It’s kind of an oxymoron to say, “I’m a Christian, but I don’t sing.” When you accept Christ, the Holy Spirit comes into your heart, and when He fills your heart it says you’ll be, “Speaking to yourselves in psalms and hymns and spiritual songs, singing and making melody in your heart to the Lord.” The Greek phrase in Ephesians literally means that He plucks the strings of our hearts, that our hearts become a harp and He plucks the strings of our heart, and our worship begins to sing.
I know I make reference to this quite a bit, but when I became a Christian after being raised in church my whole life, born again now as a 19-year-old kid, for the first time in my life I used my lips to sing praises to God. It was amazing to me to realize He’s forgiven me, changed my heart, and given me a new nature. We want to worship and praise Him.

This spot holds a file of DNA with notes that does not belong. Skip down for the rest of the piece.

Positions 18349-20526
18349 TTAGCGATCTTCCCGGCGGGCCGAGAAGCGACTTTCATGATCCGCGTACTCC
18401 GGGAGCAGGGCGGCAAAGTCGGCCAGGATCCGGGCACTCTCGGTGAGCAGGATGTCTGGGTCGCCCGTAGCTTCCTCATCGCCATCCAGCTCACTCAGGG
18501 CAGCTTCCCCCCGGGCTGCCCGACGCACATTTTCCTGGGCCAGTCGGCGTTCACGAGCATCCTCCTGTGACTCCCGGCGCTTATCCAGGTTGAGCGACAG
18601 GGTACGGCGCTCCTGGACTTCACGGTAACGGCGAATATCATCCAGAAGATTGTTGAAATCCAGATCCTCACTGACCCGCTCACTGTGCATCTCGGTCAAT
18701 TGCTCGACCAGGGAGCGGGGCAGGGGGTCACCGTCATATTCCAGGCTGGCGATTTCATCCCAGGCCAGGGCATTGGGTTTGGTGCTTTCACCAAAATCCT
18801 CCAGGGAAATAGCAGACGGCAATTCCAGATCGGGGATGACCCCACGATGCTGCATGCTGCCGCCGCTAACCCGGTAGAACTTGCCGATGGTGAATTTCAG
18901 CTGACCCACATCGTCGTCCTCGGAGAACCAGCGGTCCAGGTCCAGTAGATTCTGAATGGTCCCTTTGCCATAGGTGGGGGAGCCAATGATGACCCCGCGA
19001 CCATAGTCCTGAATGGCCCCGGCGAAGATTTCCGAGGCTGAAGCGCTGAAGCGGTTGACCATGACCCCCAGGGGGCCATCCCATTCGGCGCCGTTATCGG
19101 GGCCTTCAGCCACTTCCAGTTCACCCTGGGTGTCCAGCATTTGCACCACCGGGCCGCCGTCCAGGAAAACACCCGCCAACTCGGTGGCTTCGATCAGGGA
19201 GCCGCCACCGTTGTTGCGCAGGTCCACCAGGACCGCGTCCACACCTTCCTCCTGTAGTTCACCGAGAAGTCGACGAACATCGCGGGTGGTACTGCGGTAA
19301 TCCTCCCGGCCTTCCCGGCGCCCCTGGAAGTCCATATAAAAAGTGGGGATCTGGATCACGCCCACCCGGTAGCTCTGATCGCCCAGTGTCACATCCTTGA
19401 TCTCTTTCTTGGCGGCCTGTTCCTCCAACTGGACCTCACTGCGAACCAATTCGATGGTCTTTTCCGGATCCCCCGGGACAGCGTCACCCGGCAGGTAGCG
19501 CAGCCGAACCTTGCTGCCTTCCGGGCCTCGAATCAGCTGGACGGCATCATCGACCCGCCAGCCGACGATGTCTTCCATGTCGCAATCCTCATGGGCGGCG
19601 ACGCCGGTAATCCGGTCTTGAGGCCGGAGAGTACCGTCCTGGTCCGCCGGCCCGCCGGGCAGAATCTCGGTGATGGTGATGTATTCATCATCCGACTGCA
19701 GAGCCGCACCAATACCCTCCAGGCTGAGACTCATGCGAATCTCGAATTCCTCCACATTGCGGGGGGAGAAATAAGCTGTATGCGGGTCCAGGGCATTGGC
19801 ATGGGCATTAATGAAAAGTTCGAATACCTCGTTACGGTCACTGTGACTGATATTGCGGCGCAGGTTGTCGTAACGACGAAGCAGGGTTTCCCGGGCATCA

Notice our praise is called, “…the fruit of our lips.” It’s also called a sacrifice, which means you might not feel like it, you might not want to do it, that’s why it’s called a sacrifice. Some people like to sing, and it’s easy for them; but if you’re a believer, we’re to sacrifice praise and thanksgiving to God. You say, “Well, I don’t feel like it.” Well, do it whether you feel like it or not. Begin to set your mind and heart on God in worshiping Him. You’re making the words to the song prayers. You’re not just mouthing them, you’re praying them as the Holy Spirit plucks the strings of your heart.
Notice it’s, “…the sacrifice of praise,”—directed—“to God.” When we worship God with our lips here in the congregation of the saints, God is the audience and the congregation are the performers. The angels listen silently as we worship Him. When you worship the Lord, remember you are worshiping God sacrificially for who He is and for what He has done. Meditate on who He is and what He’s done—His love, His grace, His mercy, and how He’s forgiven you, sent His Son to die for you. It’s a sacrifice of praise. He’s the audience, and we are the ones performing. The worship team is not up here to perform, the worship leaders. They’re here to facilitate our worship and to lead us. It’s called lead us in worship and entering into the presence of God as we sing and worship Him.